The Tempus Pro from English manufacturer RDT sheds the defibrillator entirely, but provides a dense package of all the regular sensors and ECG features, along with encrypted communications capabilities, including live video, voice and still transmission, as well as onboard ultrasound and video laryngoscopy devices. Designed to link a remote consulting physician directly to the scene of the emergency, it also has embedded full-feature electronic patient care record (ePCR) software, allowing bedside documentation and immediate integration of biometric trend data for both the medic and the consulting physician.
As our understanding of resuscitation grows, a compact defibrillator makes a lot of sense. Do you really need batteries that deliver 200 shocks in a row? And moving shock data around on data cards or flash drives—really? Direct wireless transmission of defibrillator data to ePCRs isn’t far off.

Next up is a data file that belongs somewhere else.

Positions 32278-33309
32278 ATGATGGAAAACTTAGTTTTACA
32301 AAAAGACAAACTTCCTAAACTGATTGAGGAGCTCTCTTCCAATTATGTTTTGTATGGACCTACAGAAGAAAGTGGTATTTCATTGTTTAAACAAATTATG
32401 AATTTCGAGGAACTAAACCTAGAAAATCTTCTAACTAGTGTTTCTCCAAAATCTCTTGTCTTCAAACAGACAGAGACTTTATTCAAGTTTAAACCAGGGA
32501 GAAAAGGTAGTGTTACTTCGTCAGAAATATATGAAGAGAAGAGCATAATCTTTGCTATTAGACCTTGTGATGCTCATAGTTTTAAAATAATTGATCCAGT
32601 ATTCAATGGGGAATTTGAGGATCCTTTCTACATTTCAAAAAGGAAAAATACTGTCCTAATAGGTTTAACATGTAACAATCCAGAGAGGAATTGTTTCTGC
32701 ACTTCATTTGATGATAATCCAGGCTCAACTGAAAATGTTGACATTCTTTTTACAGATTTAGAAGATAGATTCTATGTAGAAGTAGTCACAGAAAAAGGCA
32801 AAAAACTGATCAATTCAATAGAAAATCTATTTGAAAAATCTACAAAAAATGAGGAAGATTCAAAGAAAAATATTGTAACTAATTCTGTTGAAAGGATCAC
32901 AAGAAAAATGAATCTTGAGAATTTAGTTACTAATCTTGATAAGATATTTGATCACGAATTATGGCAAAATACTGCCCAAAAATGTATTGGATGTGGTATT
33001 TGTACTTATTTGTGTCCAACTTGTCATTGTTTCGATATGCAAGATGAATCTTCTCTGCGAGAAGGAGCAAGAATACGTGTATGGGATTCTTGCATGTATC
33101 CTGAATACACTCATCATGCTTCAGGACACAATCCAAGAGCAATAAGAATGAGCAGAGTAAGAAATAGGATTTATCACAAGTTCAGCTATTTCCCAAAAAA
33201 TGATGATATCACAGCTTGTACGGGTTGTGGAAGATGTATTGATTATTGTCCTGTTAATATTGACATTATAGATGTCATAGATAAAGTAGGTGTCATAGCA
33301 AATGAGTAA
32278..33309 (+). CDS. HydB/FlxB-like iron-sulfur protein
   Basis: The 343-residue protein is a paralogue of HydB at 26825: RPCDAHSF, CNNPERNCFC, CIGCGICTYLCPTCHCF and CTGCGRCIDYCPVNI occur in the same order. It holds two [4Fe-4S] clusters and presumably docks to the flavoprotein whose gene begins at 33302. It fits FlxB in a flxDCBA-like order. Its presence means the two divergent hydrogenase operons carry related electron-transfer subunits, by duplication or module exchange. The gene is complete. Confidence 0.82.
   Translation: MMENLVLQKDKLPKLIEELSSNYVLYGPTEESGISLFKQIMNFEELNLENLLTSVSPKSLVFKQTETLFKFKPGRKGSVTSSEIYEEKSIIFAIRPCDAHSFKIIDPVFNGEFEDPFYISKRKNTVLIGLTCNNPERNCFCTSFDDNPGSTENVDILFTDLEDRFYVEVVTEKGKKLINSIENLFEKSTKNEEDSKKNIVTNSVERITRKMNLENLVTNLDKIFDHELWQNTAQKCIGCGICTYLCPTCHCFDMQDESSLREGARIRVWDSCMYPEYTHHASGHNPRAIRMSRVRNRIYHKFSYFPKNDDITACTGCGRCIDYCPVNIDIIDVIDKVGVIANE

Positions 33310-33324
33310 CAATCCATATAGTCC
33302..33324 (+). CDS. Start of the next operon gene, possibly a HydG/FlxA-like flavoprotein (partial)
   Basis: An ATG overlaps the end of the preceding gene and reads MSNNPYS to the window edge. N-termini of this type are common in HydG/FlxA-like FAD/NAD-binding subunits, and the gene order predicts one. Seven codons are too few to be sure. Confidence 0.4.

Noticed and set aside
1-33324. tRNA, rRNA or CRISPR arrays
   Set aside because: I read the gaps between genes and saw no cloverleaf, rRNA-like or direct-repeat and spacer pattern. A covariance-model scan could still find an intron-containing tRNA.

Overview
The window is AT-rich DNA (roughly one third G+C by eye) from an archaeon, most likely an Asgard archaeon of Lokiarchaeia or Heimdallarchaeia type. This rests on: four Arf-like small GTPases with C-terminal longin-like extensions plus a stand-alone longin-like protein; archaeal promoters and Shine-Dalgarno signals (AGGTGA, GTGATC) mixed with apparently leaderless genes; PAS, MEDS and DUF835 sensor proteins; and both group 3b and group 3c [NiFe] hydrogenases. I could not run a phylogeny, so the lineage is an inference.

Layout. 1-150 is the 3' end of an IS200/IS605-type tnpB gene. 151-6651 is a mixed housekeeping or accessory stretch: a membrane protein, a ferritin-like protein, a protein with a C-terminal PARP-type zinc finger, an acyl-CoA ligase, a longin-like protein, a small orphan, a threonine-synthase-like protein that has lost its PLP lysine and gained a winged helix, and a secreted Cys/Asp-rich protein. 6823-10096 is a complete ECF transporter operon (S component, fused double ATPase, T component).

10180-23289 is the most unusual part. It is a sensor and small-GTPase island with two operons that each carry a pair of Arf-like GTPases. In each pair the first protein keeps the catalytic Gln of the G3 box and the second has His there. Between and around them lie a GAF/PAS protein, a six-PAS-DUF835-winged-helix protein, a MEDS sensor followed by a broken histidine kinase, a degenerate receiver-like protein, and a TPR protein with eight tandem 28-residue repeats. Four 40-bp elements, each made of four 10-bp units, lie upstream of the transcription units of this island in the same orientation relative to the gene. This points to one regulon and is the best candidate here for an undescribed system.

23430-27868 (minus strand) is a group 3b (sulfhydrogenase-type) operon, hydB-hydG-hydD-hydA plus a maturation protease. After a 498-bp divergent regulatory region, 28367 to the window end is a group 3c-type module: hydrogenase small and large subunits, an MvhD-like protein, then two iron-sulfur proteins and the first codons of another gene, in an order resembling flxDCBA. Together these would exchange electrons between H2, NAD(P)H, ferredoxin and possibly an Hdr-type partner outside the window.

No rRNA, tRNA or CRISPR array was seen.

Beyond changes in packaging, new on-scene diagnostic and biometric capabilities are emerging. Before we look at these, it’s worth asking some important clinical questions:
- What scientific evidence supports a new sensor’s ability to enhance patient outcomes or decisively alter prehospital care in our system?
- Does this device promote situational awareness or contribute to information overload, particularly for less experienced providers?
- Does this device help us understand a patient’s progression over time, or simply bombard us with snapshot values that providers have to integrate in their heads?
- Is this the best way to spend EMS dollars?
As in all of medicine, there are lots of things we could do on-scene, but only a limited number of things we should do. Knowing the difference is key. Above all, new medical devices shouldn’t be bought for bragging rights.
So let’s look a bit of what’s out there.